>The bill, introduced by Representative Judy Biggert (R-Illinois), now moves on to the full House. “Many employers and employees alike want to have this option, but the federal government won’t let them have it,” Biggert said in a statement. “The public sector has had the option for years. Yet the law governing the private sector has been frozen for more than 60 years, locked in a time when women worked in the home, most families had only one wage earner, and nobody went to kids’ soccer games. Times have changed, families have changed, the workplace has changed. Yet the law has not changed.”
HR 1119 amends the Depression-era Fair Labor Standards Act, enacted in 1938 by allowing workers, through a voluntary agreement with their employers, to choose paid time off as compensation for working overtime hours. The legislation includes protections to prevent employers from coercing workers into accruing or using comp time rather than cash overtime, just like in current overtime law. If the employer and the employee (or, in union shops, the union) agree, employees can begin banking up to 160 hours of paid time off, to use at the worker’s discretion. The employee is entitled to cancel the arrangement at any time.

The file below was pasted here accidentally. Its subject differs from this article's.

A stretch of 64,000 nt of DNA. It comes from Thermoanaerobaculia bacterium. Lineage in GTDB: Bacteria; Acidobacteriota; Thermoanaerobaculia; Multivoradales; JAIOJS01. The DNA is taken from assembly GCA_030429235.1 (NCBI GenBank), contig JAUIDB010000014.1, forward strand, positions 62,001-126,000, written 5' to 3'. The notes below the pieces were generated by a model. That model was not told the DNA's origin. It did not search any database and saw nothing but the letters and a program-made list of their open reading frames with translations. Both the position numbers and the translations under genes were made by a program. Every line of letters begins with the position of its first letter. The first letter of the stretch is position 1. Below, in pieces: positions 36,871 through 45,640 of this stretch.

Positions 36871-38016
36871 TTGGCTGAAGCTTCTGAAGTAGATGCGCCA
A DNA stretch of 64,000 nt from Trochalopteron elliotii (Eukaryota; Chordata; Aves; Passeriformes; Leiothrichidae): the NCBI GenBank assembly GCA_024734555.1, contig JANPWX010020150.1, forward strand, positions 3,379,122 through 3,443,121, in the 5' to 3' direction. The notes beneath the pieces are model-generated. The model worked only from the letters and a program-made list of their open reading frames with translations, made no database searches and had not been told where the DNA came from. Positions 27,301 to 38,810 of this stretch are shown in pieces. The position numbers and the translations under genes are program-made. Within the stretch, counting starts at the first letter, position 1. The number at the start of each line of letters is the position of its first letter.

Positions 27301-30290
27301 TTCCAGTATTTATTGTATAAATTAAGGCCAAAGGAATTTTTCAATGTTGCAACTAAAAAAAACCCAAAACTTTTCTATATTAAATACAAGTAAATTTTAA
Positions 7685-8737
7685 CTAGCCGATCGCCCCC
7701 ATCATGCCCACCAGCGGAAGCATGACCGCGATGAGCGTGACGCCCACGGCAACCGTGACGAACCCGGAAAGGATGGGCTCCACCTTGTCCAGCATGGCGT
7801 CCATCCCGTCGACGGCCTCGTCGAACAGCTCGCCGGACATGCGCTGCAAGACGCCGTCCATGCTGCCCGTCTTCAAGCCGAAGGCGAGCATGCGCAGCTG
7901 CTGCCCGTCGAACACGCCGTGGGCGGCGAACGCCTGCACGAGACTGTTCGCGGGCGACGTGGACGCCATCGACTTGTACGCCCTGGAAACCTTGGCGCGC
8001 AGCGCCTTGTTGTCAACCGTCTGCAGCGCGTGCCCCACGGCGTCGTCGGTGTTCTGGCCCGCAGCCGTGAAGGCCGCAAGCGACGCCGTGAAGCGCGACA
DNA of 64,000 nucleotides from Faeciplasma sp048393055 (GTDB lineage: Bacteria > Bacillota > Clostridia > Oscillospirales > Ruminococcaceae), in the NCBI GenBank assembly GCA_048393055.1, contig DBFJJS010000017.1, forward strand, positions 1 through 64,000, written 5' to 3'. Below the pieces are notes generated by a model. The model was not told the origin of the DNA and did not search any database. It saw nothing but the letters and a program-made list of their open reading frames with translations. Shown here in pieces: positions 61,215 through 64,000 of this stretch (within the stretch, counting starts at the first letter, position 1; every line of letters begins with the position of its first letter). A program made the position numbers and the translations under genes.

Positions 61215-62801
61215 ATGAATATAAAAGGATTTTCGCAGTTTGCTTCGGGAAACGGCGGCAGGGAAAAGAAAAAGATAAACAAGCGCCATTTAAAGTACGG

The legislation has 79 cosponsors.